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All About NCLEX Lab Values

All About NCLEX Lab Values

All About NCLEX Lab Values

To become a licensed practical or licensed vocational nurse, you must pass the NCLEX-PN, which makes preparing challenging. However, laboratory values presented as challenging word problems should take precedence for the greatest preparation for this test. This post examines this range and how it relates to completing the last hurdle to becoming a licensed practical nurse.

Common NCLEX Lab Values

Understanding normal lab values and why doctors order tests are vital to passing the NCLEX. To succeed on this exam, you should become acquainted with its common lab values by searching for a practical nursing program near me.

Complete Blood Count

A CBC measuring five key components:

  • Red Blood cells: Carriers of oxygen.
  • White Blood cell: Defenders against infection.
  • Hemoglobin: Oxygen-carrying proteins found within red blood cells.
  • Hematocrit: The proportion of red blood cells within the plasma.
  • Platelets: Help with blood clotting processes and may aid coagulation as part of blood clotting mechanisms.

For what is a CBC used?

A comprehensive blood count test can diagnose infections, anemias, autoimmune diseases, bone marrow issues such as thrombocytopenias and erythrocytosis, and various cancerous forms, including leukemia in the nursing field.

Related:- What to Expect on Next Gen NCLEX Dropdown Questions?

Metabolic Panel

NCLEX questions on metabolic panel values will also test your knowledge of their ranges. Reports indicate that metabolic panels consist of blood tests that provide information regarding metabolism by healthcare professionals. Metabolic panels can generally be divided into two types.

  • Basic Metabolic Panel.
  • Complete Metabolic Panel.

For what is a Metabolic Panel used?

A metabolic panel test may be ordered for various reasons; most commonly, though, it’s done on hospitalized patients to detect conditions like diabetes, high blood pressure, or kidney disease and more in nursing education.

Arterial Blood Gas

An Arterial Blood Gas (ABG), also called a blood test, measures pH levels and oxygen and carbon dioxide concentration in an artery for nursing faculty. This test measures how effectively oxygen enters your blood and exits through an exhaled breath from CO2; you can join weekend nursing programs to learn more about nursing career or the nursing profession.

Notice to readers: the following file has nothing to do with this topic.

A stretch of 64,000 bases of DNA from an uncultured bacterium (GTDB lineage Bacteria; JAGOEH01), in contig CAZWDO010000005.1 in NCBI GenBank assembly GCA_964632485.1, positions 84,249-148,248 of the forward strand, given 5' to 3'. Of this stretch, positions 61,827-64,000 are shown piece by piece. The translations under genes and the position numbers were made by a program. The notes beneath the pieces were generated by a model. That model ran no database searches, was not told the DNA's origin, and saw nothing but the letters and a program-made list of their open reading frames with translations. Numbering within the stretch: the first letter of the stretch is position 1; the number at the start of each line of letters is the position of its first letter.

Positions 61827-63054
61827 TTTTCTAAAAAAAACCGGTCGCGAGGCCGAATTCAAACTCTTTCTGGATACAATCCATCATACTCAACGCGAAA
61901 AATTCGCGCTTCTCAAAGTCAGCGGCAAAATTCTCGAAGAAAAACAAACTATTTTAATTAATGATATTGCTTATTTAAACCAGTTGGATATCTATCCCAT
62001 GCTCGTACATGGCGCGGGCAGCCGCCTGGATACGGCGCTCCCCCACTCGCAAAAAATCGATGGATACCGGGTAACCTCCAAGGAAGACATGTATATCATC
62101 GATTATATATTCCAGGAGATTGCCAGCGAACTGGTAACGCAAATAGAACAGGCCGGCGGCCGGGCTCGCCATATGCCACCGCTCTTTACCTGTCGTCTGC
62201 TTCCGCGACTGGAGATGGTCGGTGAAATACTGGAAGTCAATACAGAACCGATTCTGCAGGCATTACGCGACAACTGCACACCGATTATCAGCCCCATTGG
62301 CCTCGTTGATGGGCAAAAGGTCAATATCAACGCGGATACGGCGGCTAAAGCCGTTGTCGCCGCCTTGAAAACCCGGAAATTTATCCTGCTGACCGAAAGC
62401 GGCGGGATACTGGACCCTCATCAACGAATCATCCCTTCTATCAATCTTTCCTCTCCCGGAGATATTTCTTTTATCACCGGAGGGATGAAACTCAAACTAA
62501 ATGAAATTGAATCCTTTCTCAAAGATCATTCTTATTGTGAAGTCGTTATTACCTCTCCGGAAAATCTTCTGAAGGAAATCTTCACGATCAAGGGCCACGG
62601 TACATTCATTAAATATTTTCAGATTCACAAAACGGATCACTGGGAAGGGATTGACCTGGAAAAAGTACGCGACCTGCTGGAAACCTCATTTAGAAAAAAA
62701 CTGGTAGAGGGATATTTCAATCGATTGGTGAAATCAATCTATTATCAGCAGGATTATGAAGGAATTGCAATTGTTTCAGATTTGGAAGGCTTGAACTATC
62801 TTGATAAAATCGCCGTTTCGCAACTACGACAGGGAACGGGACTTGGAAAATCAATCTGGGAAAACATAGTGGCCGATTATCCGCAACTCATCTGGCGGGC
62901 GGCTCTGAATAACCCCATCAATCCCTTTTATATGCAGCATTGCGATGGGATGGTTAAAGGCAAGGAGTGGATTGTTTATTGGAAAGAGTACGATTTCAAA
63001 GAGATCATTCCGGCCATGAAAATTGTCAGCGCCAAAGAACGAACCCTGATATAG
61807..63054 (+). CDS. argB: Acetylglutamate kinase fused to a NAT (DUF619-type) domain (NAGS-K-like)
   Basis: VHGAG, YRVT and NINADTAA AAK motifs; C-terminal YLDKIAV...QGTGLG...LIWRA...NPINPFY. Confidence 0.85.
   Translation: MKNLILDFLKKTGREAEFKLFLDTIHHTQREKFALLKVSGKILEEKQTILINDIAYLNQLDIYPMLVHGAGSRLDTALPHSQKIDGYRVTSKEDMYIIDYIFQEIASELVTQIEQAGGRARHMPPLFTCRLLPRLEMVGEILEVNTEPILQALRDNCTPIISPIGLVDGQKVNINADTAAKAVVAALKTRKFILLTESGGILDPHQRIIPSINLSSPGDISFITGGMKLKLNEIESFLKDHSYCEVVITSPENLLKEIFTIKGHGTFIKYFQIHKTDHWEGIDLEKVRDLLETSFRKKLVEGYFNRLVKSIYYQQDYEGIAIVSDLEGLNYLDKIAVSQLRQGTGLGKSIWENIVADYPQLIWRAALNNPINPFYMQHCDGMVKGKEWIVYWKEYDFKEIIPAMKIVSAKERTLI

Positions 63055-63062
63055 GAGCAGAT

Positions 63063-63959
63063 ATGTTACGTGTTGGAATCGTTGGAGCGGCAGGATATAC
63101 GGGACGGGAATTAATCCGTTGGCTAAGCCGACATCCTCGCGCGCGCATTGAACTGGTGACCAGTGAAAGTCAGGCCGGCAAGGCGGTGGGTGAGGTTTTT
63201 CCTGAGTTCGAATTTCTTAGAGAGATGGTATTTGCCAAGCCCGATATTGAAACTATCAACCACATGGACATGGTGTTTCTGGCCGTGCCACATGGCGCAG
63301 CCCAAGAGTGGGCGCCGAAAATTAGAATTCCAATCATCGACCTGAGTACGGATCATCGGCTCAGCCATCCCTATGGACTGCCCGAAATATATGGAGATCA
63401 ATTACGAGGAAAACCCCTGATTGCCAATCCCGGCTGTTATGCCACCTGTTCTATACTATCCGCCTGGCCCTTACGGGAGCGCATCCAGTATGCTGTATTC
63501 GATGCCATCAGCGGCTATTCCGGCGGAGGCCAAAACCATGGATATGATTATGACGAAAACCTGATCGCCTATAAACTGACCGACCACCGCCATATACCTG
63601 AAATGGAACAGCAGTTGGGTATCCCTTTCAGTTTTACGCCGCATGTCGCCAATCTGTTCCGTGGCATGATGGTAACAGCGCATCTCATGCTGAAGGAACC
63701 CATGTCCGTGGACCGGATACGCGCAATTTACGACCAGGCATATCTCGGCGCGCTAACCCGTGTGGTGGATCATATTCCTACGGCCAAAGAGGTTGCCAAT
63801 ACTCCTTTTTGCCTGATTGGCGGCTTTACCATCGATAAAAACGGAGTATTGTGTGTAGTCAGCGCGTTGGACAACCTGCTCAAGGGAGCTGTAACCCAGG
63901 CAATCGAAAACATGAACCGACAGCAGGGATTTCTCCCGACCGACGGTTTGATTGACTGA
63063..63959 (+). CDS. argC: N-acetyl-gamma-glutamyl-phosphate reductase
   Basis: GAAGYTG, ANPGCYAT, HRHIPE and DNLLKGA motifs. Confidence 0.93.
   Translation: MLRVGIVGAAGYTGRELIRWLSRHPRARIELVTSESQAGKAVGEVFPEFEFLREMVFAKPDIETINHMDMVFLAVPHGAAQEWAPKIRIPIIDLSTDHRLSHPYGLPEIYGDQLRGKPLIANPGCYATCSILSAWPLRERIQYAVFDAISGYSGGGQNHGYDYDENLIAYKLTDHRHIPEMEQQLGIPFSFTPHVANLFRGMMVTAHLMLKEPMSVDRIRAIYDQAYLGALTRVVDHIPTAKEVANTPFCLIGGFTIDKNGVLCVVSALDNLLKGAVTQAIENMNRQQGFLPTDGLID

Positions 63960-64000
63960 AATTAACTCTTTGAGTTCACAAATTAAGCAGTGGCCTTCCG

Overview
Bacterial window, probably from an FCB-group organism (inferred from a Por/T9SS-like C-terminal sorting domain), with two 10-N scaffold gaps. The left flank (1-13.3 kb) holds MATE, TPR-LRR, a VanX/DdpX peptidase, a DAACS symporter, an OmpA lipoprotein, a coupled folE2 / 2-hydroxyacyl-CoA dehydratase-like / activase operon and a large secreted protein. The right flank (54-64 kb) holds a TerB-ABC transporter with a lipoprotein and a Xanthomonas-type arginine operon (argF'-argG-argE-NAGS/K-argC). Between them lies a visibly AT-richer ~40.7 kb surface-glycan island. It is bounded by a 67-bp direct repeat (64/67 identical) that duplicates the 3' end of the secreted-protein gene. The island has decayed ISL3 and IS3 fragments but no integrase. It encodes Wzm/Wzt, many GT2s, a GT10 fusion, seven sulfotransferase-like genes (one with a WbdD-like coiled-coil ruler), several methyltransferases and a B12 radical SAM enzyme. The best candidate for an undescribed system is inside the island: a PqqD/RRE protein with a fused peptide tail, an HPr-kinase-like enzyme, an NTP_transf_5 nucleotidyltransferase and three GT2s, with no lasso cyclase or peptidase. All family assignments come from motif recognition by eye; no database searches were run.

ABG Components

An ABG consists of six core elements. There are six essential pieces in each ABG that work together.

  1. pH: pH measures the balance between acids and bases in your blood.
  2. Partial Pressure of Oxygen (PaO2): Measures how much oxygen has dissipated from your system into your body.
  3. Partial Pressure of Carbon Dioxide (PaCO2): Measures carbon dioxide removal rate from your system.
  4. Bicarbonate: Calculated using pH and PaCO2 values to estimate how much carbon dioxide (CO2) has been created through combustion.
  5. Oxygen Saturation (O2 Sat): Measurements such as oxygen saturation content.
  6. Oxygen Content (O2CT): Measures the quantity of oxygen in your blood using the Oxygen content (O2CT) test.
  7. Hemoglobin: Measures hemoglobin levels in the blood checked by a professional nurse.

Coagulation Level

  • Coagulation level” refers to various laboratories.
  • Time to activate partial thromboplastin (PTT)
  • Prothrombin Time (PT)
  • Thrombin Time (TT)
  • Fibrinogen
  • INR

How to Run Coagulation Levels?

A medical provider may order a coagulation test if they suspect liver disease, vitamin K deficiency, or taking blood thinners such as Coumadin(r). They may also do this due to cardiovascular concerns. Lab work could also be ordered based on symptoms like these for patient care:

  • Bleeding
  • Easy bruising
  • Swelling
  • Find out more about Pain
  • Stiffness
  • Blood Clots

Lipid Panel

Other options include nonfasting panels as well. These may also include cholesterol panels.

  • Total Cholesterol: This measures overall cholesterol levels composed of LDL, VLDL, and HDL, which have been estimated.
  • Low-density lipoprotein (LDL):  Often known as “bad cholesterol.” LDL collects in blood vessels where it causes plaque build-up within them, causing cholesterol build-up within arterial walls resulting in hardening.
  • VLDL lipoproteins: Total Cholesterol less HDL.
  • High-density (HDL) Lipoprotein: More commonly referred to as “good cholesterol,” it helps decrease accumulations of LDL in blood vessels by providing extra support against them.
  • Triglycerides: Subtypes of fat in bloodstream.

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Conclusion: Why Lab Values are Necessary for the NCLEX?

Lab values listed above are those most frequently ordered; as such, they’re essential in passing the NCLEX test and its Illinois Nclex Pass Rates and becoming familiar with them for your future career as a nurse. Understand normal and abnormal lab ranges to provide optimal care to patients in nursing jobs.